Let us pray. Lord, you are the answer to so many questions. Thank you for choosing us to lead your church through the darkness. May we proclaim our faith in every decision that confronts us, and in every relationship with which we are blessed. AMEN

William Barclay, The Gospel of Matthew, Vol. 2 (Louisville: Westminster Press, 1975), 136.

Matthew 16:16.
Matthew 16:18.

Carlos Wilton, Lectionary Preaching Workbook: Year A (Lima, OH:CSS, 2010, 291.)

Craig S. Keener, The IVP Bible Background Commentary: New Testament (Downers Grove, IL: Intervarsity Press, 1993), 90.

M. Eugene Boring and Fred B. Craddock, The People’s New Testament Commentary (Louisville: Westminster John Knox Press, 2009), 69.

Kenneth Carter, “Poking Holes in the Darkness,” a sermon found on January 3, 2011, on

Matthew 16:15.


“Open Hands, Open Hearts, Open Door”
August 28, 2011
First Presbyterian Church of Hokendauqua
The Reverend Joyce Smothers

Romans 12:9-21

What were you doing last Tuesday at one-fifty p.m.? Did your kitchen table vibrate? Did pictures fall off your living room wall? The earthquake wasn’t a big deal for us—just a little scary. Did you call your loved ones after you found out what had happened? Last Tuesday was a defining moment for families in the Lehigh Valley—even though its effects turned out to be underwhelming. This weekend, Hurricane Irene has been making time stand still for people on the East Coast.

There are a few moments in our lives that are a big deal. People who don’t pray too often, suddenly remember to say the Lord’s Prayer at those times. People even mumble that the world might be coming to an end. We’ll never forget September 11, 2001, and the day President Kennedy was assassinated, and the attack on Pearl Harbor. You can remember where you were, and who you were with, at those moments—if you were more than two or three years old then. Sudden deaths in the family are defining moments for us—times when we need God’s loving care.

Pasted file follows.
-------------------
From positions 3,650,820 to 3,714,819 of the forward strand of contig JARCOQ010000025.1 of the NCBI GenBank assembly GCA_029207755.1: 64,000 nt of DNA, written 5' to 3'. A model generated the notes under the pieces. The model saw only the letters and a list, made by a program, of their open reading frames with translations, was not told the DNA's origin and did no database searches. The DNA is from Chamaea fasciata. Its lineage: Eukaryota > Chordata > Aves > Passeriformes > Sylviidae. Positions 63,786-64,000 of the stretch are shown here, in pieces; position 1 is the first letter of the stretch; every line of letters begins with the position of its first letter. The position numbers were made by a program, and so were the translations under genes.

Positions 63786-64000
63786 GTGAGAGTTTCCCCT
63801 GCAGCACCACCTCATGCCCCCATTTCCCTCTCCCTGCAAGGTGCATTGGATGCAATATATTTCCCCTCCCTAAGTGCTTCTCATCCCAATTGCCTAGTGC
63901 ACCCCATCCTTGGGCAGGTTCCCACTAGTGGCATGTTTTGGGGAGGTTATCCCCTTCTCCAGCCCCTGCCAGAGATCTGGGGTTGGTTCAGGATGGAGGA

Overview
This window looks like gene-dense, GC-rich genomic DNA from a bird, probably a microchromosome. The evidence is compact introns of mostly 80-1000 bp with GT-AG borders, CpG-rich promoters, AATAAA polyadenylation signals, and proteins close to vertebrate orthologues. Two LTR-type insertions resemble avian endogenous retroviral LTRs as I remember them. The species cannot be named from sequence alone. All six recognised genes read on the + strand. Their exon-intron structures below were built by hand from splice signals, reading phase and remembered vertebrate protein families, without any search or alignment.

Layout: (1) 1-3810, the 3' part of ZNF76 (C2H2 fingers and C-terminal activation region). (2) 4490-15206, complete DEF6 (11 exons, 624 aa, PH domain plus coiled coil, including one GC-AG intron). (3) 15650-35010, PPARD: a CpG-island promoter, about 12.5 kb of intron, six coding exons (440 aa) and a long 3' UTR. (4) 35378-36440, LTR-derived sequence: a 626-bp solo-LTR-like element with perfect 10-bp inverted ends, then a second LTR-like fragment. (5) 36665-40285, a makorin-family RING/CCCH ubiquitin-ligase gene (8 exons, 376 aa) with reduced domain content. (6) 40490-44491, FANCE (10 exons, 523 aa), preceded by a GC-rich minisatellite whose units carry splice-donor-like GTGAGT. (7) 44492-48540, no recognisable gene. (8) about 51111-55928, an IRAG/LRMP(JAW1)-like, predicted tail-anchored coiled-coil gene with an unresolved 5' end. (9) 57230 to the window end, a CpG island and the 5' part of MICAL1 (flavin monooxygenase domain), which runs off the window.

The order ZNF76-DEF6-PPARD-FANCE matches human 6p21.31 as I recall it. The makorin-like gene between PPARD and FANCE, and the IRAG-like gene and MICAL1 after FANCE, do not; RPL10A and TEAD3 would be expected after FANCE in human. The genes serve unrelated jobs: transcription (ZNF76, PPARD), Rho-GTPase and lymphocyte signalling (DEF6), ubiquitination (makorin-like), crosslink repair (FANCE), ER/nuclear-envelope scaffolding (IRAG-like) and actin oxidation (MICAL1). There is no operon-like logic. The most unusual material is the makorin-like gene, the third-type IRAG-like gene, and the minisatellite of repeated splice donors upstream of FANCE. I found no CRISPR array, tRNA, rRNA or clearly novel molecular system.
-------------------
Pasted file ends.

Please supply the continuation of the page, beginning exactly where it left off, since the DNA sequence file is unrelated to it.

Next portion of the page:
We have unforgettable moments of joy, too. Do you remember the first time a newborn baby was placed in your arms? That moment defined you as mother or father.  A big defining day for me was a Saturday morning in March, forty-two years ago, when John and I became husband and wife. My baptism day was the moment that sealed me as Christ’s own.  I don’t remember that day at all but I still have a church bulletin from it.

A birth, a graduation, a wedding—all of those are moments when time stands still. We felt connected to our ancestors and to future generations, and to our Savior, Jesus Christ, at those times.

The church keeps records of defining moments in your life. Your children’s children, and your nephews and nieces, will be able to look in our record books, and see if you were a Deacon or Elder, or both, and what years you were ordained or installed. We have the dates when you were baptized and confirmed—if those defining moments happened here. We can see who the pastor and witnesses were, if you were married here. Our Session takes time to vote on each addition or deletion of a name from the church rolls. The joyful times in Christian lives are that important to us. Even after churches in the PCUSA close, their record books are sent to the Presbyterian Historical Society Library in Philadelphia.

Finding out who we are and who God calls us to be –those discoveries are part of a process of transformation.  You aren’t really a mother or father until you have a parental relationship with your children: until you’ve changed a lot of diapers, gone to parent teacher conferences, paid tuition bills and waited up for your teenager to get home at three a.m.   You aren’t really a husband or wife until you’ve lived through trying times together. You aren’t a true member of our choir unless you’ve sight-read a piece of difficult sheet music with us. You’re not a true member of the Property Committee until you’ve cleaned the bugs out of the fluorescent lights in the Sunday School wing.   And you aren’t a real Christian unless you’ve formed a personal relationship with Jesus and learned to love others as He loves you.  What will others understand about Christianity, from the way you live your life?